It’s gotten to the point that when we mention Lean Construction to a subcontractor, we get an eye roll rather than an enthused response, and that’s troubling. The approach, which applies research and experience to maximize client value, is hugely beneficial when done right. But a deep divide has developed between the concept and its application.
What should be a proactive and collaborative approach has become daunting and frustrating. A big reason is an overemphasis on jargon, as this process excerpt shows:
“You need to create a Pull Plan which turns into your project schedule and then from your project schedule, you develop your 6 week make ready plan. And then from the 6 week, you populate your constraint log. Have your weekly work planning meetings also based on your 6 week plan. Don’t forget daily huddles during which you check back to your weekly work plan that you then use to generate percent planned complete. Use PPC to identify your categories of variance and from there you figure out where to allocate resources to fix deficiencies.”
Those tag lines are turnoffs and roadblocks in efforts to introduce clients to Lean practices. So are lack of management support and basic human resistance to change, but incessant buzz words distract everyone from Lean fundamentals.
Recently, our company was involved in a project that required installing a new air handling unit on a hospital wing to replace two existing units. Before construction even began, the hospital’s project manager pushed us for the date to schedule the cutover of the existing units. When told it was more than six weeks away and there wasn’t a clue as to the date we would be doing the cutovers, the project manager got angry. I had to tell him why he couldn’t have what he wanted.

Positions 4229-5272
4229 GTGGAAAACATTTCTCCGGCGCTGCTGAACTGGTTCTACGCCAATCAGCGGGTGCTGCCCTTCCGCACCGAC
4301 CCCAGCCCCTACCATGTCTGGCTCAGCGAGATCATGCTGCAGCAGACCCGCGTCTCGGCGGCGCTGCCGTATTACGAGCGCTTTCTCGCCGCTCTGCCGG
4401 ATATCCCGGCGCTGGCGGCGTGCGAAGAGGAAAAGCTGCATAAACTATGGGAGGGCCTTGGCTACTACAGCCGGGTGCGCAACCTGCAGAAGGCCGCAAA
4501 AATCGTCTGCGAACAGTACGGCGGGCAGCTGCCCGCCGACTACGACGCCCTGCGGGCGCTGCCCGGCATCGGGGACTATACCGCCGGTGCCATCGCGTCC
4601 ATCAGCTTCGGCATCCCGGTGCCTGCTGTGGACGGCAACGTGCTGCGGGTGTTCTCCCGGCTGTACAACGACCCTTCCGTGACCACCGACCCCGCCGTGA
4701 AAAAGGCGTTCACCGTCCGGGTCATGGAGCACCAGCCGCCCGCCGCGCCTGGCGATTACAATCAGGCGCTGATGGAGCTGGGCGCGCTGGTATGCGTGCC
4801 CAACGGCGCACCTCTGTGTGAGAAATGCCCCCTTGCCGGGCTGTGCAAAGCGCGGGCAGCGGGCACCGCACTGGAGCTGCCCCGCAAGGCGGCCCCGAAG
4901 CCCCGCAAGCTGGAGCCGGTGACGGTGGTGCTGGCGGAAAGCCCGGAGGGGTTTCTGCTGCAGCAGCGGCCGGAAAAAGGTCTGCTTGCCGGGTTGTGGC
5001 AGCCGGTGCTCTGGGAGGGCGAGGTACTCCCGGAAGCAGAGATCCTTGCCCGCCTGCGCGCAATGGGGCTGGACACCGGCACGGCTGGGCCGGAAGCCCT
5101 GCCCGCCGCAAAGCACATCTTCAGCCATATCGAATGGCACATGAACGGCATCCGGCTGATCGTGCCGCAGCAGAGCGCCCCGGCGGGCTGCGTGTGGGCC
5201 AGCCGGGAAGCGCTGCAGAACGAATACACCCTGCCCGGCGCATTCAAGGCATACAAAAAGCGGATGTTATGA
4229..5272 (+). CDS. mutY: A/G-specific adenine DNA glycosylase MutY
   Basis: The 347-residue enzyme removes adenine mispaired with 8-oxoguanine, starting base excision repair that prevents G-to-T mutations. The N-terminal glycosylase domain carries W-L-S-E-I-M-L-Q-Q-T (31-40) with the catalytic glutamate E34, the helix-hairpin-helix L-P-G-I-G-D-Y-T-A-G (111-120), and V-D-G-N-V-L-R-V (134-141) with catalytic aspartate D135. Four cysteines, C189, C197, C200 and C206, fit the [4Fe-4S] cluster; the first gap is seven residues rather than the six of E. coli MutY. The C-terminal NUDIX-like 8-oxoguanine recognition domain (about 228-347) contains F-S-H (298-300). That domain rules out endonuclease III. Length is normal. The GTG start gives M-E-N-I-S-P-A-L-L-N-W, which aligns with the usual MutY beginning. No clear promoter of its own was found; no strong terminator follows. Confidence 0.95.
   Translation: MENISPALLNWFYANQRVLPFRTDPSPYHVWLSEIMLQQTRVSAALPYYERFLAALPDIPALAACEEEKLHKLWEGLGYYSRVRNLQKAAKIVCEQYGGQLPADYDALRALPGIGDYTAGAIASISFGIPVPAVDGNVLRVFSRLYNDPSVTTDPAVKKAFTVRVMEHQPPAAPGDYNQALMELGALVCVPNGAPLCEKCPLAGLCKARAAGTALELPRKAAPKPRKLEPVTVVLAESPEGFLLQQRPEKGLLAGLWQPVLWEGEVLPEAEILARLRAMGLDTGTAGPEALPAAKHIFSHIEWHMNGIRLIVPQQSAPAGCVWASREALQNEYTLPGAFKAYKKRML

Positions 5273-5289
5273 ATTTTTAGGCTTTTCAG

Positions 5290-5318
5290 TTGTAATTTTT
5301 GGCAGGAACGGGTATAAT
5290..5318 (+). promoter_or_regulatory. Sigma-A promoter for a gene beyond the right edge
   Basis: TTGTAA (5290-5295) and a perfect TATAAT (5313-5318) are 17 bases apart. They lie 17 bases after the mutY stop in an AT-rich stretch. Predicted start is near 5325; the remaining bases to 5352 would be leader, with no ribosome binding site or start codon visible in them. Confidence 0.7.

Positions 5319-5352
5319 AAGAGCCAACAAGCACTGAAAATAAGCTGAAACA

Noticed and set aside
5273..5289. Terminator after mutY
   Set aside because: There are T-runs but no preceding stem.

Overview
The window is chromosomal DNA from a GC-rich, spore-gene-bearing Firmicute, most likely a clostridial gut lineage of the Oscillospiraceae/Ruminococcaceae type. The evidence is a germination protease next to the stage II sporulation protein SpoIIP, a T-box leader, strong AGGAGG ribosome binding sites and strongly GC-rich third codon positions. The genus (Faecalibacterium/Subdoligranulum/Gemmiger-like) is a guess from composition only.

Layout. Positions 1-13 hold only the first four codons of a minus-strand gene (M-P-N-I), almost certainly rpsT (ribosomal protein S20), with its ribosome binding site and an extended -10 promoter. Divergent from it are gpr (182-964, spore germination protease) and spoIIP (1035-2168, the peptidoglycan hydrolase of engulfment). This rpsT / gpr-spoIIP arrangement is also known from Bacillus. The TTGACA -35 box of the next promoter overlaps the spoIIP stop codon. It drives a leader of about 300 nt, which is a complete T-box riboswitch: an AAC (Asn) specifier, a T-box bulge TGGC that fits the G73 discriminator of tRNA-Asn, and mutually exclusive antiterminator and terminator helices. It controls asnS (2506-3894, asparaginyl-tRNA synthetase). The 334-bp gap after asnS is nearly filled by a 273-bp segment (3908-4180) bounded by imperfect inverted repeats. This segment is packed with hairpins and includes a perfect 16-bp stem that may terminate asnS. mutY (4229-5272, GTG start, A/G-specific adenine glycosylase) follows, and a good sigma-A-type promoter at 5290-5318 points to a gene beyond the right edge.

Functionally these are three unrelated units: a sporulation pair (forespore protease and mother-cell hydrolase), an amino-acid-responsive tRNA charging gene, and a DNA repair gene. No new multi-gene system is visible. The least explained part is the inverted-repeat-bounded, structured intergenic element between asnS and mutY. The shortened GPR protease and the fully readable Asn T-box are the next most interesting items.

Any date given, I said, would be unreliable; our subcontractors had to inform me when they would be ready. I also asked him how much notice the hospital needed to coordinate this shutdown. He wasn’t sure, but he knew it would not take more than a few weeks. I let him know my strategy to meet with all contractors to create a plan on which everyone would agree.
Intentionally, I never talked about pull planning or used any Lean buzz words. Once I got the subs in a room, I was able to manage the conversation to engage them in the planning—and we developed something reliable as a result. We identified more critical details working through the process together than I would have by blindly setting a date as requested.
Ultimately, setting up channels of communication proved to be as important as deciding on an end date. When the weather turned bad and we had to reschedule our first equipment placement, it was clear who needed to be informed and how it would impact everyone. Subtly applying Lean principles to the project, we had identified uncertain weather as a potential risk ahead of time and developed an efficient and effective Plan B.
To ensure a smoother process across the board, make sure to emphasize basic fundamentals. Imagine two hockey players. Player A spends thousands of dollars on state-of-the-art equipment and skates an hour each week with the rec league. Player B picks up rusty skates, torn pads and a heavy stick from a second-hand store and skates three hours a day, six days a week—including an extra two hours after practice to drill fundamentals. In a skills competition, Player B out-skates, out-shoots and out-handles Player A because shiny and state-of-the-art are not what the game is about.
Lean is the same: if you practice basic fundamentals, your process will be strengthened. Project complexity is the new norm; the industry needs to embrace a process-level approach to adapt and succeed. You can have all the pull-planning meetings you want, but if you don’t consciously apply Lean to the process, you won’t improve the result. It is never-ending, and communication is the first step. When you get a group of professionals talking about work they’re accountable for, the plan comes together. If we shift the conversation from new tools and jargon to objective-based dialogue, we will boost the willingness to participate in lean processes.
Now go grab your team and start collaborating. You might just solve your problem.
Cade Keyes is a superintendent at Columbia Construction Co., North Reading, Mass. The viewpoint is a collaboration with colleagues Siggy Pfendler, the firm’s improvement and innovation director, and project manager Neal Swain. They can be reached at 978-664-9500.
If you have an idea for a Viewpoint, please contact Viewpoint Editor Richard Korman at firstname.lastname@example.org.